Wednesday 21 February 2018

Karl Lacey: Full-time training has improved my game, but financially it can't go on much longer

Karl Lacey and the other senior players in Donegal's squad are keen to keep the show going for as long as possible

Karl Lacey: ‘There are plenty of county teams doing the exact same things we do and haven’t had that success’
Karl Lacey: ‘There are plenty of county teams doing the exact same things we do and haven’t had that success’

Orla Bannon

Elite performances on GAA pitches carry a high price tag these days, and having chosen to live the life of a professional athlete, Karl Lacey is finding out the real meaning - and cost - of that decision.

Success, of course, is not - and should never be - measured in terms of hard currency, but when Donegal's most decorated footballer stares at his bank balance, he must see the opportunities to add to his medal haul slipping away with each direct debit.

Leaving full-time employment to undertake a master's in Sports Performance at UL seemed a big enough step when the pay cheques stopped rolling in.

Since completing his thesis in February, he has been a full-time Gaelic footballer - and it's no coincidence that performances have returned to near 2012 levels, when he finished the season as Footballer of the Year.

"There's no getting away from the fact that not working, having the time to live that kind of life, is helping me perform better on the pitch," he says. "It's a serious difference, my lifestyle this year. Instead of driving four hours up and down to Limerick twice a week, now I'm 20 minutes from the training ground and I have a healthy lifestyle.

"A bit of enjoyment has come back into it as well. Now you're looking forward to training because you know you can perform at your highest level possible.

"I eat my proper meals at the proper times and get to spend an hour doing stretches and stuff during the day before training. It's definitely standing to me."

Sounds rosy - until the harsh realities kick in and he starts to contemplate how much longer he can bankroll the idyll. "Financially, not too much longer. Probably in my head, it's until this year is over. I'm just going to give it my all this year until the football is over and maybe start looking for employment then."

A hip injury, sustained during a condensed club championship programme in the weeks after Donegal's All-Ireland success, caused him to have two operations, meaning 2013 was a non-event for the Four Masters defender. He returned last year, but was a shadow of himself.

This year he's been more like the Karl Lacey of old, the player who delivered excellence in the midst of mediocrity. Winning All-Stars in successful teams, as he did in 2011 and 2012, is one thing, but winning All-Stars in poor teams, as he did in 2006 and again 2009 when Cork hockeyed them by 14 points in an All-Ireland quarter-final, is another.

Being able to recapture his best form this year makes a strong case for the lifestyle he is living. And he's not alone.

"Along with Kieran Donaghy and Darran (O'Sullivan), the joke was going around that we're all ex-Ulster Bank staff and have our money made already. That's definitely not the case! If I continue to play next year, it's going to be very hard. Am I going to work or am I taking another year out? I mean, where does it stop?"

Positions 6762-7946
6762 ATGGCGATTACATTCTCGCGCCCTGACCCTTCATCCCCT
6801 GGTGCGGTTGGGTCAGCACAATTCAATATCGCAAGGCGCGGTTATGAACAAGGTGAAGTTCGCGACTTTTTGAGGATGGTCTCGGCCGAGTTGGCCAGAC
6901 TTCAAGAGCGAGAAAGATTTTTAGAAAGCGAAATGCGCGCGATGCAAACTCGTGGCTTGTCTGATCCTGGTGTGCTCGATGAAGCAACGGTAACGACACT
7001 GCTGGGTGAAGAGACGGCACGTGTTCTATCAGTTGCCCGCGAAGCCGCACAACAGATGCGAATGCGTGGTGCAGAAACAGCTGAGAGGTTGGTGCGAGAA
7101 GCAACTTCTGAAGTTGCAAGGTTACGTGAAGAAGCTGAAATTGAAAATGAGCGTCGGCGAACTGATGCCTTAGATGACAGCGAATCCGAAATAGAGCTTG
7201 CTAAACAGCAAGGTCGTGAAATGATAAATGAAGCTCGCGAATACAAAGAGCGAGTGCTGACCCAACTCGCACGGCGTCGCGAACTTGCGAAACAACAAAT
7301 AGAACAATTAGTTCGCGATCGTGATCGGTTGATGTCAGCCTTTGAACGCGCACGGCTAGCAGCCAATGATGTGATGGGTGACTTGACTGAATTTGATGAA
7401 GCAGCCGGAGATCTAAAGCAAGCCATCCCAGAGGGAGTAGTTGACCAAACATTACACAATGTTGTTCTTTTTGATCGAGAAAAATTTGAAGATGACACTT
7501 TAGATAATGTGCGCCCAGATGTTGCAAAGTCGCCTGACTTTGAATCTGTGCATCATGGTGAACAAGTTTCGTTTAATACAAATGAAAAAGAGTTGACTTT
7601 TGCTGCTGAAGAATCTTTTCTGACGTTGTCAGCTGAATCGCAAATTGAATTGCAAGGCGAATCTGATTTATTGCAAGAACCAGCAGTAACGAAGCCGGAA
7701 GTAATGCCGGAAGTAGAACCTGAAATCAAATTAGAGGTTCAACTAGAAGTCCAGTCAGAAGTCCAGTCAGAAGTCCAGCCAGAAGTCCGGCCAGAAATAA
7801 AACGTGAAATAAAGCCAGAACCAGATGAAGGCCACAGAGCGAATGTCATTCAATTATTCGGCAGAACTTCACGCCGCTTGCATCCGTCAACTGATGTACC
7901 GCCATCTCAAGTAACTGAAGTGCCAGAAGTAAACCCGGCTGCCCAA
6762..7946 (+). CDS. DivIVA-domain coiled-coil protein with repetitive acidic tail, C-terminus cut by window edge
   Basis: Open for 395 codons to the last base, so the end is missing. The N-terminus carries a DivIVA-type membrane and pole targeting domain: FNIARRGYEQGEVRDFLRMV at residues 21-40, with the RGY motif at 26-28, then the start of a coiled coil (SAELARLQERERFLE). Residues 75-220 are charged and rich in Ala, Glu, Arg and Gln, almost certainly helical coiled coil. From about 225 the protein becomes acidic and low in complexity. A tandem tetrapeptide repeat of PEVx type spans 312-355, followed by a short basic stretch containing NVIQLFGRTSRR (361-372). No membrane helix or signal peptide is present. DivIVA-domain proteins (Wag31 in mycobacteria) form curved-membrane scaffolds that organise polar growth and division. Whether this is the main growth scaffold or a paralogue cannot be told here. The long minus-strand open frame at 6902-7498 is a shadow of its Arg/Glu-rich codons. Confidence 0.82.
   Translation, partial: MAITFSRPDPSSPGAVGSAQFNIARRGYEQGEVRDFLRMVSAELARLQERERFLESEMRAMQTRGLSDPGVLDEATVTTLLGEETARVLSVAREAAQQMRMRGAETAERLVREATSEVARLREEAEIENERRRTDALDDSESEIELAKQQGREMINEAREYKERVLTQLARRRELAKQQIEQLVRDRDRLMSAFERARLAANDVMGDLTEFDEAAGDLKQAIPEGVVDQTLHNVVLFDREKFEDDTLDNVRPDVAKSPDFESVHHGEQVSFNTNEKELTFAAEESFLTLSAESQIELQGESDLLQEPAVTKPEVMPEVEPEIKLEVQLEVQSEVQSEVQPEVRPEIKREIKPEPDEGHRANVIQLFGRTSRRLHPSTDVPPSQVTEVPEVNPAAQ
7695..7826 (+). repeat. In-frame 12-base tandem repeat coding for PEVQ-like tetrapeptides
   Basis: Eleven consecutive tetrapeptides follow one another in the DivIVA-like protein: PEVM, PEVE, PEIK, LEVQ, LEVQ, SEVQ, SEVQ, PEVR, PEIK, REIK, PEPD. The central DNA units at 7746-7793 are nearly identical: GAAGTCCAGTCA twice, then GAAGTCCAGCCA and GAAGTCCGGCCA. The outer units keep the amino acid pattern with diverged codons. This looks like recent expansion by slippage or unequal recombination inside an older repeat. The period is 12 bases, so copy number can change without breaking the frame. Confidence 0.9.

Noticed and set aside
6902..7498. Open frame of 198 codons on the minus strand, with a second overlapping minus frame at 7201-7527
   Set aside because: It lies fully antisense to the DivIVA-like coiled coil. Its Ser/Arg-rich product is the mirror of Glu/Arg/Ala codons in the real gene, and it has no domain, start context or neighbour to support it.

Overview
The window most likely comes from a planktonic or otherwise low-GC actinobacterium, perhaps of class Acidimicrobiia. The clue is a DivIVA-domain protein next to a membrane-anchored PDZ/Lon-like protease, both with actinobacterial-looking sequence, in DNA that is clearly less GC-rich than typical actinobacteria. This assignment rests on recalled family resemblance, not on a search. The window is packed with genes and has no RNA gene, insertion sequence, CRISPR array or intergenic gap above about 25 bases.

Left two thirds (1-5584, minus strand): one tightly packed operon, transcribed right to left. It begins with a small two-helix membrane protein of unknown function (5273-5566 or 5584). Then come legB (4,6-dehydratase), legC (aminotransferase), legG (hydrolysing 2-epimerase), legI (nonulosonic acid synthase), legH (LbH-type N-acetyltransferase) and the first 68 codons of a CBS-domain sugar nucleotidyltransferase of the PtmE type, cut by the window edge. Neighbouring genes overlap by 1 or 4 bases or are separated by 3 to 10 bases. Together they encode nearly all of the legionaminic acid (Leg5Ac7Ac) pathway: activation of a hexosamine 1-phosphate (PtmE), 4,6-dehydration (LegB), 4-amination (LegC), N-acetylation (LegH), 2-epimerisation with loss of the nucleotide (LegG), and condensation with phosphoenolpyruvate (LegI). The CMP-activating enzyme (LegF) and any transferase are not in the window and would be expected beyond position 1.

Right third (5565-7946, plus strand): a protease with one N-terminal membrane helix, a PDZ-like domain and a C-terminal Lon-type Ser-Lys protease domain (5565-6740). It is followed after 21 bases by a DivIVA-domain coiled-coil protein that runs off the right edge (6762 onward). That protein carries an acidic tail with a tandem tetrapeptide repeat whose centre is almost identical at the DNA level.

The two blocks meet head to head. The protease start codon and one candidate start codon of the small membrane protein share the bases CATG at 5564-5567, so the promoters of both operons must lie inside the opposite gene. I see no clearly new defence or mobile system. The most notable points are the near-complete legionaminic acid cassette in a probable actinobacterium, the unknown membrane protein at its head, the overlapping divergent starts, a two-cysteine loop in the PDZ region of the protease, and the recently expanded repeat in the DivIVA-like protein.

The demands on players are excessive and Lacey can only see one outcome - the shortening of inter-county careers. He will be 31 a few weeks before this year's All-Ireland final and, the way things are going, that's not a bad innings.

"It's something they (GAA) need to look at, but how can they approach it? Like, what is the right answer? A few years ago you had players playing until 34 or 35, but the younger players in our squad aren't going to play when they're 30.

"It's definitely not sustainable. The amount of training, the amount of gym work you have to do, the amount of recovery - every day you're asked to do something and players will do whatever they're asked, first of all because they love it.

"You hope to get success out of it and we've been very lucky. There are plenty of county teams doing what we do and haven't had that success."

Success has certainly kept Donegal's sizeable crop of thirtysomethings interested for long enough and it's helped that they've been lightly raced by Rory Gallagher.

They enter a fifth successive Ulster final today fresh, thanks to a gentler training programme given to the older players, and Lacey is feeling the benefits. Good health, a nice life and the realisation that this Donegal team is coming towards the end of its cycle are what's spurring him on now.

"I suppose it is in the back of guys' heads that this could be their last year. I know it's in mine," he admits. "I just take each year as it comes. At the end of this year, whatever happens, I'll sit down and talk to my family and listen to my own body. It might be time to say, 'OK, this is it, I can't give any more'.

"You have a core group of players, eight or nine players, who have been there a long time. Rory Kavanagh took the step away last year and you'd hope maybe a bit of success this year might keep boys there for another few years, but I suppose that's what's driving everybody.

"We have spent a lot of time together down through the years and it's a story that you don't want to end - but, at the same time, you know it's coming close, and you don't want to have any regrets. It's a very special group of players within that dressing room in Donegal at the minute and we will try to keep the show on the road for as long as possible."

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